professor and author
Born in rural Kentucky, Mickey Hess grew up listening to the militant rap of Public Enemy while living in a place where the state song still included the word “darkies.” Listening to hip-hop made Hess think about what it meant to be white, while the environment in small-town Kentucky encouraged him to avoid or even mock such self-examination.
With America’s history of cultural appropriation, we’ve come to mistrust white people who participate deeply in black culture, but backing away from black culture is too easy a solution. As a white professor with a longstanding commitment to teaching hip-hop music and culture, Hess offers a point of entry for readers committed to racial justice, but uncertain about white people’s role in relation to black culture.
New Book out November 13, 2018
The idea of being a “white ally” boldly challenges mainstream Americans to take a look into a broken mirror and see the shattered pieces for what they are. I believe that by picking up this book you are making the decision to try to see things differently. – Masta Ace, from his foreword
An honest and desperately needed treatment of hip hop, race, and culture. Hess’s willingness to grapple with poverty, power, and privilege make this book more than a tribute to the music we love – it is a blueprint for preserving the best of what hip hop has to offer. As a white fan striving to be an ally in the struggle against racism, Hess credits hip hop with teaching him the ugly truth about his history and the present. This book extends that education to everyone who picks it up, and the message needs to be heard in the academy and in the street. – Michael Jeffries, Associate Professor of American Studies at Wellesley College and the author of Thug Life: Race, Gender, and the Meaning of Hip-Hop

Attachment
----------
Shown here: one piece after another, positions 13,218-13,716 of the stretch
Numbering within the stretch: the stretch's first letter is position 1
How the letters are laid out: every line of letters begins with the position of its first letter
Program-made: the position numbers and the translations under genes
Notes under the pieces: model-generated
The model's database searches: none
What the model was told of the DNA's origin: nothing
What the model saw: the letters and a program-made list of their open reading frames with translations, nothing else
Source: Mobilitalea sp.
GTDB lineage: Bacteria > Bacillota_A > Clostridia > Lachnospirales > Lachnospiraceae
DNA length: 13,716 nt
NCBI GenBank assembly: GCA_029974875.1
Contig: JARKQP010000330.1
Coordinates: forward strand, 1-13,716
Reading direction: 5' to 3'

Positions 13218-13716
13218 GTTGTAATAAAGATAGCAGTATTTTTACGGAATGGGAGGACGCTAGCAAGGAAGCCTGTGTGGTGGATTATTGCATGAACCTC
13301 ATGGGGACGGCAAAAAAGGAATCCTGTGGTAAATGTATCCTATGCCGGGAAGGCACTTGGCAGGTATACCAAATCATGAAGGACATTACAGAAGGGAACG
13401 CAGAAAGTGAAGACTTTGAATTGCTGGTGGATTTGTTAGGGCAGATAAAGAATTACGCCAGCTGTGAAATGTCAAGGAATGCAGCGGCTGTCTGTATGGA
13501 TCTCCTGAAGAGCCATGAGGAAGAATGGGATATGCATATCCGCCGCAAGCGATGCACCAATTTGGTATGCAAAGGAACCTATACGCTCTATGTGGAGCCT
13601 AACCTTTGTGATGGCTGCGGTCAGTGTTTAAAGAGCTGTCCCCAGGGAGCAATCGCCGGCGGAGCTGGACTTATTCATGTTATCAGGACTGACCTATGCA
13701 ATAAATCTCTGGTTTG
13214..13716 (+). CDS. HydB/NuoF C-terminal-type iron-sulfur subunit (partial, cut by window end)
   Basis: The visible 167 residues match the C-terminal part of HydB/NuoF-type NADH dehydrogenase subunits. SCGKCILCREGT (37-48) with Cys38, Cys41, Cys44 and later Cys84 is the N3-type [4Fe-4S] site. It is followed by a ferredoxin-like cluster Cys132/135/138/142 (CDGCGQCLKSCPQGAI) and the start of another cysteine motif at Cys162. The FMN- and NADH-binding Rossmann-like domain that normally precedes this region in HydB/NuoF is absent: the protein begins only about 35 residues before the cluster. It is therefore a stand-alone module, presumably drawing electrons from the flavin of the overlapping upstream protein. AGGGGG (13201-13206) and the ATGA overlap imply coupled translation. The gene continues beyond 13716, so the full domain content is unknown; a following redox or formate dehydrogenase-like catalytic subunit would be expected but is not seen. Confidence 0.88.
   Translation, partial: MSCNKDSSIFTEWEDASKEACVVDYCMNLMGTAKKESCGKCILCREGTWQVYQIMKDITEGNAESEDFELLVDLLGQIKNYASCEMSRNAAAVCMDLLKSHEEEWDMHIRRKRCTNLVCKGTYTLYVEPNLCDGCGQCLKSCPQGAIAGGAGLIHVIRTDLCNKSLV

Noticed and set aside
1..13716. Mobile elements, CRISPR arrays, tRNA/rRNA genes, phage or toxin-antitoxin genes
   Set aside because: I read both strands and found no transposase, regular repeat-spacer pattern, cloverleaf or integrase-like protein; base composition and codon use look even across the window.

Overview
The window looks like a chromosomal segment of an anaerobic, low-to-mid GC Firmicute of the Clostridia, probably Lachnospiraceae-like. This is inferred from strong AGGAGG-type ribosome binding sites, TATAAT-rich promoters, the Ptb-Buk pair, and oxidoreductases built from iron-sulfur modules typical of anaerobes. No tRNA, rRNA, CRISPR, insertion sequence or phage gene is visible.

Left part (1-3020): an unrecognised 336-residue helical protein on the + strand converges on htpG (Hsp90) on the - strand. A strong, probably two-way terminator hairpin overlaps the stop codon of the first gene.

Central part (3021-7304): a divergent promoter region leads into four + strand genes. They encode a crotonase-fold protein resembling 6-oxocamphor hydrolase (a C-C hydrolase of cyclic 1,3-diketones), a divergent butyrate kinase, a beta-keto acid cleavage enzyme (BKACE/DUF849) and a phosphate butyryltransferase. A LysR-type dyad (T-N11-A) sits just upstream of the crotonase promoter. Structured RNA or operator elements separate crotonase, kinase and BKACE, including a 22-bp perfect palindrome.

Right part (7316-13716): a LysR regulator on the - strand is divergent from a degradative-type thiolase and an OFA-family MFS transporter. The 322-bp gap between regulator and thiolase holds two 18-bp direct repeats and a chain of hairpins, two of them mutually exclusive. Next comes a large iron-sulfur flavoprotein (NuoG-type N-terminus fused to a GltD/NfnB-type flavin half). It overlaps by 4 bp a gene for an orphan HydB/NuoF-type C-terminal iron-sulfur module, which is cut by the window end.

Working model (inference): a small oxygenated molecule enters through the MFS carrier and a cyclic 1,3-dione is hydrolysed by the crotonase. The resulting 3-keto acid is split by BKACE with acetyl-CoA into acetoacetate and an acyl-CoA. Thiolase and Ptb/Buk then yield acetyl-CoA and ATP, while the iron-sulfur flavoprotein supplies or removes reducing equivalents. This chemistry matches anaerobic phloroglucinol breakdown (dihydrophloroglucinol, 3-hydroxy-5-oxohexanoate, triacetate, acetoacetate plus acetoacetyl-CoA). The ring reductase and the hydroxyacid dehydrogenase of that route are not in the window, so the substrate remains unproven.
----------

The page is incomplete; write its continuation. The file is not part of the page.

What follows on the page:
In the short time I’ve gotten to know Mickey Hess (or Doc Hip Hop as the “cool kids” say) we’ve discussed everything from raising children, to racism in America, to the genius of Ol’ Dirty Bastard. And that’s outside of his class, which I’ve had the great pleasure of speaking at twice now. So many people go out of their way to try and prove that they are “down,” but with Mickey you know immediately that he loves, respects, and studies this culture with every fiber of his being. I rock with him for being a brilliant and caring teacher, but even more so for just being a good man who is clearly invested in the art form that he is teaching. Very rare, but oh so needed. – Reef the Lost Cauze
It’s often said that much of the power of white supremacy lies in the invisibility of whiteness, thus making whiteness visible is key to dismantling white supremacy. A Guest in the House of Hip Hop places a sharp new spotlight on whiteness, showing us previously unseen facets of racism and classism. This is a bold and necessary work. – Rion Amilcar Scott, Winner of the 2017 PEN/Robert W. Bingham Prize for Debut Fiction
Mickey Hess’s brilliantly insightful book challenges us to think deeply about what is required of us, both individually and collectively, as we face the challenges of our racial history with greater courage and empathy. A Guest in the House of Hip-Hop is an important, timely book, as well as a terrifically entertaining read. – Paul Edwards, author of How to Rap 1 and 2 and The Concise Guide to Hip-Hop Music
In this fascinating and timely book, Mickey Hess combines personal honesty with a razor-sharp critical perspective, addressing the urgent need for racial learning and unlearning and exploring how hip-hop knowledge can influence our understanding of U.S. culture and improve the ways we co-exist. – Murray Forman, Professor of Media and Screen Studies at Northeastern University and recipient of the Nasir Jones Hip-Hop Fellowship at Harvard University.
The story of our country, how it came to be, how it came to thrive, is as complex as it is fascinating. To understand this story, it is essential that the issue of race is opened and explored with the brutal honesty that is necessary to induce dialogue, build bridges, and find real answers. I find A Guest In The House of Hip-Hop to be a courageous and sincere effort and I salute Dr. Hess for his dedication to the art form that I have devoted my own life to expanding and preserving. – David “Traum Diggs” Shanks, Writer & Hip-Hop Artist